I love hostage negotiation shows—and the associated storylines in general. They are ripe with tension, leave plenty of room for emotional stories for all members involved, and can be extremely engaging. One of my favorites of all time is the Canadian show Flashpoint (also airing on CBS in the states). Ever since then, there really hasn’t been anything similar. So as you can imagine, I was thrilled to learn of the existence of The Day.
First airing in Belgium, and originally titled “De Dag,” The Day takes place entirely in one day as we follow an unfolding hostage situation at a bank. The story is spread across twelve episodes, with an interesting twist: the same events are told from two different perspectives. Every other episode the show switches between following the negotiators/police force and the hostages/hostage takers. Interestingly enough, both perspectives are equally engaging. When they switched, I found myself hesitant to be drawn away from that side of the story—however the feeling quickly faded as I once again became invested in the other perspective.
When it comes to the pacing, you won’t be alone if you start to wonder how this story could last for twelve episodes—that’s certainly where I was at. Thankfully the show does a great job of keeping things going and introducing new elements to the narrative that spice things up. That being said, I think the show is still a little too long and a couple episodes felt unnecessarily tedious just over halfway through the season—a shorter runtime could have remedied this issue. Ten episodes would have been the perfect amount for this story but in the end it didn’t really hurt the show.
The show starts off from the perspective of the negotiators and police force as they are called to a local bank branch where someone has taken hostages. The decision to always lead with the negotiators/police force was a smart one. There is lots of tension and important questions that come into play this way, things that most likely wouldn’t be as impactful if we already knew the situation that was unfolding. Discovering things with the investigation team is a fun and engaging process—something that is easily one of the biggest draws to hostage type situations in storytelling for me.
When it came to realism, the logistics and technicalities feel genuine and grounded. Nothing is exaggerated and everything is played on a subtle and realistic level. Our lead negotiators are fun, and each have interesting complexities that are introduced and explored; the performances throughout were great. Sophie Declair leads the cast as Vos, one of the lead negotiators. She is joined by Lukas De Woof, Jerome Perceval, and Willy Thomas. They all bring their own flair to the proceedings, and perfectly portray the situations in a subtle and realistic way. I am unfamiliar with the actors present, but there wasn’t a weak link to be found—besides the news reporters. To their credit, that’s almost entirely due to the writing and not because of any specific performances; more on that later.
As for the other side of things, the hostage takers are played by Titus De Voodgt (Elias) and Bert Haelvoet (Tommy). Both are great, and each bring a hefty gravitas to the uniquely difficult situation they are in. That gravitas carries over to hostages themselves, with everyone offering up great performances as they navigate the dire circumstances unfolding around them. While the narrative follows the criminals mostly (when the episodes shift focus), it also puts plenty of attention on the hostages as well. Everyone gets a backstory, and by the end of the show you’ll have a strong understanding of nearly every character involved in the events of the season.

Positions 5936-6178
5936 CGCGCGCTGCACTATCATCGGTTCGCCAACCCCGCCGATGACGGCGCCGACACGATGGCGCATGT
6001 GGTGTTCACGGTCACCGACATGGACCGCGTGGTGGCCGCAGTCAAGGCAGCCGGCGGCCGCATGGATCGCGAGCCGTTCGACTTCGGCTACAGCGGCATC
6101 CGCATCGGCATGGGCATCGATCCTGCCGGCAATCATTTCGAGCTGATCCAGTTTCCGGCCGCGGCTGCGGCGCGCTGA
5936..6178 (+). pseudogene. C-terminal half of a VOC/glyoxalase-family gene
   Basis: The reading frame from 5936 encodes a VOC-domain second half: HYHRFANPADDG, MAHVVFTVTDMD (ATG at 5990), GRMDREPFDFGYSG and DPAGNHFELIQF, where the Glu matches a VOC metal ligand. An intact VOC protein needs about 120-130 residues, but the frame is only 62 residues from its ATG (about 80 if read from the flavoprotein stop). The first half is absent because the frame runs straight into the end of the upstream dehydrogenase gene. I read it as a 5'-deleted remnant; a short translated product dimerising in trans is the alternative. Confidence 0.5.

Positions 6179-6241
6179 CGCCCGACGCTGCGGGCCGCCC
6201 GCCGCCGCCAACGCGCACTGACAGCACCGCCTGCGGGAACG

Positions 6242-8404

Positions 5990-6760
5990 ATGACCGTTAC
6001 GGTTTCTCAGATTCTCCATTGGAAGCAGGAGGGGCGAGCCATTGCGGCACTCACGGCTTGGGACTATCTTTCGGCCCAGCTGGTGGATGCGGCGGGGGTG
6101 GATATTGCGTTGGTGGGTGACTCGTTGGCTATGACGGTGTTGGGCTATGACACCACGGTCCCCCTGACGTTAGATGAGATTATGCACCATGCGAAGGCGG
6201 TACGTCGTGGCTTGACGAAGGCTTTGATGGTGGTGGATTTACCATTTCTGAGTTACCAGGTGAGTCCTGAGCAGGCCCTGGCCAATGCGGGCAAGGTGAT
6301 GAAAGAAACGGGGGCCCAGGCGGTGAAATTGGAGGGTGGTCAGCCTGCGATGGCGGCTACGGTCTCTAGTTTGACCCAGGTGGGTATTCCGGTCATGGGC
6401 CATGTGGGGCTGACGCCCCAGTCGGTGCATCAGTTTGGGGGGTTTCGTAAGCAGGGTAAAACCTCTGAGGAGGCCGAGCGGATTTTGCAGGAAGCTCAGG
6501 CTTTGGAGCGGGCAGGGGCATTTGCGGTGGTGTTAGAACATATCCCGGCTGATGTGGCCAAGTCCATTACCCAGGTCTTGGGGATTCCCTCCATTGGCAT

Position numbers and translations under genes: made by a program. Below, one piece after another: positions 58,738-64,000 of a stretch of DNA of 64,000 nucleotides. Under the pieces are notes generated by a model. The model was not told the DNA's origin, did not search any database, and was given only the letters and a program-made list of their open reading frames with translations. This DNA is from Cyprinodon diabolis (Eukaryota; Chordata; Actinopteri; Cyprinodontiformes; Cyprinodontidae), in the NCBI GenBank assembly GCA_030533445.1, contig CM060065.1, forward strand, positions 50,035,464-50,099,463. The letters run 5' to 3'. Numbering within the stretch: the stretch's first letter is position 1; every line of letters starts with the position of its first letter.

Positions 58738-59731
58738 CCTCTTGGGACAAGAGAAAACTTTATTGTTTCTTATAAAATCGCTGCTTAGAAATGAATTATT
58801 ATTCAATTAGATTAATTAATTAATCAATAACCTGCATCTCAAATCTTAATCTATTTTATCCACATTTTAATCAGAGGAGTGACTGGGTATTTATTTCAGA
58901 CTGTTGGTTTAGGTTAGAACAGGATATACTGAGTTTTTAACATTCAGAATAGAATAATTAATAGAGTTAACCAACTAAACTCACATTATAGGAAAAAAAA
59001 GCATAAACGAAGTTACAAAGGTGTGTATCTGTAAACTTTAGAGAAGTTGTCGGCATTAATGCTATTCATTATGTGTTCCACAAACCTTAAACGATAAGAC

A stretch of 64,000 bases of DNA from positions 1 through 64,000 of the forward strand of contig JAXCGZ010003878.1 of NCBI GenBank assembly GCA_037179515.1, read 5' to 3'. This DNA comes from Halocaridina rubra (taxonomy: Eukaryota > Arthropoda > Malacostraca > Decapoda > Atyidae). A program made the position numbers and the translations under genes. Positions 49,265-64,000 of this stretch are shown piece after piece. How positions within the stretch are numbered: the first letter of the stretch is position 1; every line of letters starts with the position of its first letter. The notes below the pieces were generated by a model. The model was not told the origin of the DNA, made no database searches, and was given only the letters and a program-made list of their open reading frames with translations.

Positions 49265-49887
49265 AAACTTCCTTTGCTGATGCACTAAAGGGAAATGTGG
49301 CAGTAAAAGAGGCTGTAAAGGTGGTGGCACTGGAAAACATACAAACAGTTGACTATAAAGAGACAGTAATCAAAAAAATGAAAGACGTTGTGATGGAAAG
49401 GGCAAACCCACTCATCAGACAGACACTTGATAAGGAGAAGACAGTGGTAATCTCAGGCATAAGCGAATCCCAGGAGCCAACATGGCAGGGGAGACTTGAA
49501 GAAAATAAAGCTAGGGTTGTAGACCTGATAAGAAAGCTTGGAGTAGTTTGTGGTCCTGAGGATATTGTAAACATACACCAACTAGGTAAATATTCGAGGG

The show is a solid, engrossing, and stressful tale, but there are certainly issues to be found; one being the world’s worst news reporters. Not only do they make outlandish decisions (something that, on rare occasions, isn’t unique to them), but they are generally poorly written. The show tries to develop the reporters at one point, but that development falls flat. If I had to choose the weakest part of the show, it would be them. In a broader sense however, these choices did not hurt the show— I just wish they had been thought about a bit more from the writers. At the very least, some heavier consequences or acknowledgment for character decisions would have been appreciated.
There were two other key problems I have with the show. First of which resides in a major twist the show springs on you. The twist itself seems like it is put in for the sake of changing things up. It feels like they didn’t think it all the way through and it should have been made apparent earlier. As the episodes progress the twist became more believable though even by the end, it still didn’t fully settle with me. Speaking of the end, that’s where my final issue lies. There isn’t nearly enough resolution to the whole thing. The show is cut short, despite having plenty of time, maybe even too much. As it ends, there are several loose threads still remaining—all of which should have been resolved or touched upon one last time. Hand-in-hand, there are weird attempts to keep things open for continuing the show down the line. One character in particular makes an extremely out of character decision in the last few moments that I couldn’t help but audibly question.
Overall, I’d be hard pressed not to recommend the show. Yes, there are issues—mostly with questionable character decisions that caused to me scratch my head a time or two—but those issues aren’t enough to undermine all the good that the show encapsulates. While the show premiered back in Belgium in 2018, it only just aired for US viewers. As of June 4th, The Day (“De Dag”) made it’s American debut exclusively on Topic, a new streaming service. If this kind of story is your thing, don’t hesitant.